Placenta
Umbilical cord
Necrotizing funisitis

Author: Paul J. Kowalski, M.D. (see Authors page)

Revised: 13 February 2016, last major update February 2016

Copyright: (c) 2002-2016, PathologyOutlines.com, Inc.

PubMed Search: Necrotizing funisitis [title]
Cite this page: Necrotizing funisitis. PathologyOutlines.com website. http://www.pathologyoutlines.com/topic/placentanecrotizingfun.html. Accessed December 8th, 2016.
Definition / General
  • Definition: in long standing inflammatory processes, a fetal inflammatory response resulting in tissue necrosis and the accumulation of cellular debris that extends into the substance of the umbilical cord
Terminology
  • The use of "funisitis" as a generic descriptor of inflammation, without further comment as to its location (umbilical artery or vein, Wharton’s jelly, etc.), is generally discouraged
  • Inflammation may be localized to umbilical vein (phlebitis) or umbilical arteries (arteritis)
  • Inflammation at the periphery or surface of the umbilical cord may also be a primary pattern (peripheral funisitis), distinct from necrotizing funisitis
Epidemiology
  • Not well documented, but seen as a sequela in a minority of severe cases of chorioamnionitis or umbilical vasculitis
Pathophysiology
  • Microorganisms gain access to the placenta or umbilical cord either by ascending from the endocervical canal, by the maternal bloodstream or by direct inoculation, such as from a diagnostic procedure
  • In response, cytokines IL8, interferon gamma, complement components or leukotriene B4 are released by endothelium, mast cells and macrophages, creating a chemoattractant chemical gradient for neutrophils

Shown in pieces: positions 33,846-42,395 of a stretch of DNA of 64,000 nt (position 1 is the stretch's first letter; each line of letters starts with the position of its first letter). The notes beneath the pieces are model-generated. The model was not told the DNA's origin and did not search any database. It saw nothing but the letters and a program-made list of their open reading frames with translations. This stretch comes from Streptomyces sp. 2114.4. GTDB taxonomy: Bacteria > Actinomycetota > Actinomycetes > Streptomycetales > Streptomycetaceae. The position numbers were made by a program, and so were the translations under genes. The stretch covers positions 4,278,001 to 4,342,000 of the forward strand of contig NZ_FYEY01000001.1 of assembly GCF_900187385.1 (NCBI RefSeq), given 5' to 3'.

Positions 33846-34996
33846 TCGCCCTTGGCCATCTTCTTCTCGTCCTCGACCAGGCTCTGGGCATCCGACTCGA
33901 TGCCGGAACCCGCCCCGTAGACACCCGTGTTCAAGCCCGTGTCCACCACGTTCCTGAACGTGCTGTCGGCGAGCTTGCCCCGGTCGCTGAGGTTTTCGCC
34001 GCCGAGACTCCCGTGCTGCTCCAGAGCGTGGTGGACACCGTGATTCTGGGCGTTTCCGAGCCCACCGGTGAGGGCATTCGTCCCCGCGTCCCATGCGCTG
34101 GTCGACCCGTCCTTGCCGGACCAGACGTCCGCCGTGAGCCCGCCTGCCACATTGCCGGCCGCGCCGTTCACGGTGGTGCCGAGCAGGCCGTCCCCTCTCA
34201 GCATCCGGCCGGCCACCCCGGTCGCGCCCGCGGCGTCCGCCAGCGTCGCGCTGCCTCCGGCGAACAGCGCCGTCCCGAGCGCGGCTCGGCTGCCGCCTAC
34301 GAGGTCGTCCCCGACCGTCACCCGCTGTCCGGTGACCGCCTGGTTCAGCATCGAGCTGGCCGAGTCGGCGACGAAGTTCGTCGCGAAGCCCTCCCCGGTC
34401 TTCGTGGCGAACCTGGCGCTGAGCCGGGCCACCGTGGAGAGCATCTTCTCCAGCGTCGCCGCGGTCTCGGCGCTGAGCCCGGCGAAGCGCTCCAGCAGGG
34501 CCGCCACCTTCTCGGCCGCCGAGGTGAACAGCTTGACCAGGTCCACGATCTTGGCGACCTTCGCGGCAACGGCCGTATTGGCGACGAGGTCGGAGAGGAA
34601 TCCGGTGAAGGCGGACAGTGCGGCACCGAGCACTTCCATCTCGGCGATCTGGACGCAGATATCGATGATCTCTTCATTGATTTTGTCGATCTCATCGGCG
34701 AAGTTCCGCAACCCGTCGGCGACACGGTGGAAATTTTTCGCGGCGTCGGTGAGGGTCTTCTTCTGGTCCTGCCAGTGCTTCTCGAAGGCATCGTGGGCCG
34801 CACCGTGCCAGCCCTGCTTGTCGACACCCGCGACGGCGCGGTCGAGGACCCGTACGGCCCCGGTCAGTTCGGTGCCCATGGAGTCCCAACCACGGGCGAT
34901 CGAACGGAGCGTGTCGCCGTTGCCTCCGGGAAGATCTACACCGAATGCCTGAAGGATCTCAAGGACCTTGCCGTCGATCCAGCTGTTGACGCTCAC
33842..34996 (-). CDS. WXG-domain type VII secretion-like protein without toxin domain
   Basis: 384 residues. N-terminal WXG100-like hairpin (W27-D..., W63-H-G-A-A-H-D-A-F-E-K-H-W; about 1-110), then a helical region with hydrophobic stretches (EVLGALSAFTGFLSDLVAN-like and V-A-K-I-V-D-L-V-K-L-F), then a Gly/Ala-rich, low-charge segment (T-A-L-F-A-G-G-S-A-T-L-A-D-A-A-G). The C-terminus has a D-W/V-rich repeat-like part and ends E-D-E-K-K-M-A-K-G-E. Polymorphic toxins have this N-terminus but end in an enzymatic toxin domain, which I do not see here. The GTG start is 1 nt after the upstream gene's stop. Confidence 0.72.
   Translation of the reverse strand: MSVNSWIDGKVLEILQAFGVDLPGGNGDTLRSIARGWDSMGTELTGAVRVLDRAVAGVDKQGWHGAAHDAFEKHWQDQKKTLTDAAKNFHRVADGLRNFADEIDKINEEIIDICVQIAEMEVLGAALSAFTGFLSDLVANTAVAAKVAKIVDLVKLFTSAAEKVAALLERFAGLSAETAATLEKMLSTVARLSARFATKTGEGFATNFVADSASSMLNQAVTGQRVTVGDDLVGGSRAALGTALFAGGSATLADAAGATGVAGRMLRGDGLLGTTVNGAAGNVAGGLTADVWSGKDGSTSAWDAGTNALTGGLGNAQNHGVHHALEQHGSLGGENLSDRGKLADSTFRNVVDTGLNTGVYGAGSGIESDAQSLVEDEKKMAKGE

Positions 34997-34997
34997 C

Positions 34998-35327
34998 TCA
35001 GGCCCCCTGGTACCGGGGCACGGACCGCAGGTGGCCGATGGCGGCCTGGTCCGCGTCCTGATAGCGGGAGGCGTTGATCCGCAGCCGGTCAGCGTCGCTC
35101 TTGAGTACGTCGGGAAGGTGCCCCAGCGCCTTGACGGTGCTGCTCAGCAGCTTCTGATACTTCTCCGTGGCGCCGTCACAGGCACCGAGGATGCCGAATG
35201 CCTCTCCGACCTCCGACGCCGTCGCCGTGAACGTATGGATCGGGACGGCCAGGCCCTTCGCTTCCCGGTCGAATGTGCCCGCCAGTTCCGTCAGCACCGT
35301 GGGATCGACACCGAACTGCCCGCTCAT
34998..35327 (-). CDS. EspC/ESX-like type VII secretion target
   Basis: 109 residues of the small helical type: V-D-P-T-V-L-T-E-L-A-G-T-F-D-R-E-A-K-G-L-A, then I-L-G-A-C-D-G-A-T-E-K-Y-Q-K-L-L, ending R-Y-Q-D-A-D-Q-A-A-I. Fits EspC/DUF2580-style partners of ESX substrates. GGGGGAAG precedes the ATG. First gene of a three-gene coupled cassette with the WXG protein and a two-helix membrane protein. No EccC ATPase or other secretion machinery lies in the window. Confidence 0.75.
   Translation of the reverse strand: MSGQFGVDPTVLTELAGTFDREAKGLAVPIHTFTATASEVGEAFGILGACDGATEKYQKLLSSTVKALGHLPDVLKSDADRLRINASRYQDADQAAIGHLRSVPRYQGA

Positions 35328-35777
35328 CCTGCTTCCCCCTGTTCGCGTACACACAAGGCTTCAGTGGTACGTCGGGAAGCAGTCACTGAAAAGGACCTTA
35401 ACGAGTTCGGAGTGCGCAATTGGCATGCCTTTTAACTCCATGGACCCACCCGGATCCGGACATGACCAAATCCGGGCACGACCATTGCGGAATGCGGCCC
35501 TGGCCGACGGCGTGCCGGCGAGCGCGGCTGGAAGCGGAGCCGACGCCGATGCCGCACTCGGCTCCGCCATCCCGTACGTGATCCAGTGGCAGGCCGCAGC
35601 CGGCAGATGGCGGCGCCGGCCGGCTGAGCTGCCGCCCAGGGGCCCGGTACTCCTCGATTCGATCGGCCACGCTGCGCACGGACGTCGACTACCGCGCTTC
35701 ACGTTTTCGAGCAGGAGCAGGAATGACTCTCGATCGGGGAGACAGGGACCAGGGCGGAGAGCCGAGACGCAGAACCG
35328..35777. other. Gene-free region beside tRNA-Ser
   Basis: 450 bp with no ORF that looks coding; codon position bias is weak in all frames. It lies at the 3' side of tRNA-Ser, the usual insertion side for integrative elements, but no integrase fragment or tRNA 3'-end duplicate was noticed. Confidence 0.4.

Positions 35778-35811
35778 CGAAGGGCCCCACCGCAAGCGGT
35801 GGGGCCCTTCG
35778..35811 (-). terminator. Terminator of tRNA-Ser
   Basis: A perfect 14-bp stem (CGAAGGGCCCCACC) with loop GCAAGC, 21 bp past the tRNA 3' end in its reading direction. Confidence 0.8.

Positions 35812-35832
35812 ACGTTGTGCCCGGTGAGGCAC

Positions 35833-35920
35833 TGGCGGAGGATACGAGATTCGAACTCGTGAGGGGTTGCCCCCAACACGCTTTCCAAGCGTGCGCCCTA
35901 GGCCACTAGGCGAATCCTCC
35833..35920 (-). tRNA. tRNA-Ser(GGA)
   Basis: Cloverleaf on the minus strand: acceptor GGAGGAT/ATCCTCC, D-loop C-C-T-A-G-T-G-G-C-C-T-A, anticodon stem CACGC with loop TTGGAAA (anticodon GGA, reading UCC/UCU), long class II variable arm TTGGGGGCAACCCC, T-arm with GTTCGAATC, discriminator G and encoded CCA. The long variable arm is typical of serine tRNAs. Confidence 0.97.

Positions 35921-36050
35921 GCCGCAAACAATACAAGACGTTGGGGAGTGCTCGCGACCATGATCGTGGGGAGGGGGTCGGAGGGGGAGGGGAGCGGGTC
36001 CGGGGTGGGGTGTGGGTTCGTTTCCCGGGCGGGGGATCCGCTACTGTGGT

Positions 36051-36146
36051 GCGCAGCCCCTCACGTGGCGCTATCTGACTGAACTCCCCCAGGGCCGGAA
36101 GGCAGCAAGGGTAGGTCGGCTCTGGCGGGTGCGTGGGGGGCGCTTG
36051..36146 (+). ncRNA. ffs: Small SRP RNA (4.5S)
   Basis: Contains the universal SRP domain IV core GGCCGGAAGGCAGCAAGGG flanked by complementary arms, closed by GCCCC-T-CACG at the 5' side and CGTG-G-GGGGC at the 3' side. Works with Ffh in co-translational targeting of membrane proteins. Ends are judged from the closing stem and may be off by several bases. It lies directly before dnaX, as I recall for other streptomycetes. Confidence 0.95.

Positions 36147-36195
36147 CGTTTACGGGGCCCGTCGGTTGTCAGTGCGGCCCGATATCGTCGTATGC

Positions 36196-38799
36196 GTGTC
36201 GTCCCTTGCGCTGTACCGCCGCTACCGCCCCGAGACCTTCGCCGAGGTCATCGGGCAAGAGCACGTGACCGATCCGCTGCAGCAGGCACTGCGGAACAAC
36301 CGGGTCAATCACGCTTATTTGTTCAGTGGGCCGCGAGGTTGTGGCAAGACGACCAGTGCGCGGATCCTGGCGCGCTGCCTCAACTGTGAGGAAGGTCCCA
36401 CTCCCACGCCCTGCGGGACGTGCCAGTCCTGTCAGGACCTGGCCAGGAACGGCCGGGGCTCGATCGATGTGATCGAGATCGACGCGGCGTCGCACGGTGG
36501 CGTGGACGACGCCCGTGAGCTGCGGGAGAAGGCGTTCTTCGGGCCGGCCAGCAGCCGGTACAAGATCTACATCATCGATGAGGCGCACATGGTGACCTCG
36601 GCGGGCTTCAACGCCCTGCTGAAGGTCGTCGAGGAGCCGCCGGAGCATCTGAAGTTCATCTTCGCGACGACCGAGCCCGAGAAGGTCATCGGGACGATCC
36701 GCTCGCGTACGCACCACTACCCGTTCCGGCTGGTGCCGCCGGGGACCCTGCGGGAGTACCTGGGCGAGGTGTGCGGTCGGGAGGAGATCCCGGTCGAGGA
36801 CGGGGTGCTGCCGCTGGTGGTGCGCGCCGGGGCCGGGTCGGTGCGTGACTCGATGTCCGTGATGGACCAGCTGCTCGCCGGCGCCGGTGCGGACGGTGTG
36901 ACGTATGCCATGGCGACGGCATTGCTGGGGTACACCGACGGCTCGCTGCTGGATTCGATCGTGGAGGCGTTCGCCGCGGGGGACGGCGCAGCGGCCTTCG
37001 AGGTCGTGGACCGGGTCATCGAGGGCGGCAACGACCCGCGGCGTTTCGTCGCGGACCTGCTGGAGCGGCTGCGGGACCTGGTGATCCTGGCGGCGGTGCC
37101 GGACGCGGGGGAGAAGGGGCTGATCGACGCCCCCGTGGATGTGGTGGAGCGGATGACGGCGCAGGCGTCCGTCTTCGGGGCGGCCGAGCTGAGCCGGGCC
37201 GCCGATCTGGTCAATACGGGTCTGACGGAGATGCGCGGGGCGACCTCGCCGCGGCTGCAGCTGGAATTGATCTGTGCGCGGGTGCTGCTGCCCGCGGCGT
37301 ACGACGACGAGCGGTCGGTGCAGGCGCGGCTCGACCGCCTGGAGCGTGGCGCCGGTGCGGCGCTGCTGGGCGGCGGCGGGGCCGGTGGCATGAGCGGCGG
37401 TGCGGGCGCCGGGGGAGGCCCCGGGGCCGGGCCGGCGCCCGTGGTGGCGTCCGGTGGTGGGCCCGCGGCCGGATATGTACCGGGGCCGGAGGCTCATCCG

• The chemical gradient may be augmented by certain peptides released by microorganisms
  • Activated neutrophils marginate against the vascular endothelium and transmigrate through the vascular wall into the connective tissue of Wharton's jelly
  • Eventually, immune complexes from microbiologic antigens precipitate and elicit a maternal antibody response through the transplacental passage of antibodies
Etiology
  • Due to various longer term infections involving a wide range of bacteria, viruses, fungi or parasites
  • Classically described with congenital syphilis infection
Clinical Features
  • Typically seen in association with chorioamnionitis (maternal inflammatory response including fever, tachycardia, leukocytosis or foul smelling amniotic fluid)
Radiology Description
  • Inflammation induced calcifications within Wharton’s jelly can be distributed as a spiraled 'barber's pole' on maternal radiographs
Prognostic Factors
  • More severe inflammatory response is seen when funisitis is present in preterm infants, possibly accounting for some differences in gestational age related morbidity (Hum Pathol 2001;32:623)
  • Histopathologic severity may help predict certain neonatal outcomes (Placenta 2015;36:1490)
Case Reports
Treatment
  • Antibiotic therapy, particularly if symptoms of chorioamnionitis are present
Gross Description
  • Cut surface of an involved umbilical cord may show concentric circles or chalky calcified arcs surrounding one or more umbilical vessels, distributed in successive 'waves'
  • External surface of an involved umbilical cord is generally unremarkable, unless accompanying peripheral funisitis is present
Gross Images

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"Barber pole"

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Waves of inflammation

Micro Description
  • Tissue necrosis and the progressive accumulation of inflammatory cells, cellular debris and fluid into the umbilical cord substance
Micro Images

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Cellular debris in Wharton jelly

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Various images

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Concentric, partially calcified

Electron Microscopy Description
  • Necrotic debris and inflammation can be seen surrounding one or more umbilical vessels, often appearing as concentric 'waves'
  • The presence of immune complexes aggregated as arcs around vessels are analogous to the precipitin arcs seen in an Ouchterlony immunodiffusion assay
  • Calcification of the immune complexes or cellular debris can be partially or entirely encircling the vessel(s)